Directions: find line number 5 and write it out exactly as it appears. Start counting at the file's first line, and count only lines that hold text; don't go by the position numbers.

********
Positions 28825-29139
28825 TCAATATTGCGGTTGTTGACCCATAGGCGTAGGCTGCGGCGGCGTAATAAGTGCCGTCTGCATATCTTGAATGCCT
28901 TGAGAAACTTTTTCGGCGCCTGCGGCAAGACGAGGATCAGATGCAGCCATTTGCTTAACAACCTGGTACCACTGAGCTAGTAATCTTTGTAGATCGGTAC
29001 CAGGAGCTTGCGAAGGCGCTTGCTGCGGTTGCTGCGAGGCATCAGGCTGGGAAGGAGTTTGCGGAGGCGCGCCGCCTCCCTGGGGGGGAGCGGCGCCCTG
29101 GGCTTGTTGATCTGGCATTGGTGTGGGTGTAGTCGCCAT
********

29101 GGCTTGTTGATCTGGCATTGGTGTGGGTGTAGTCGCCAT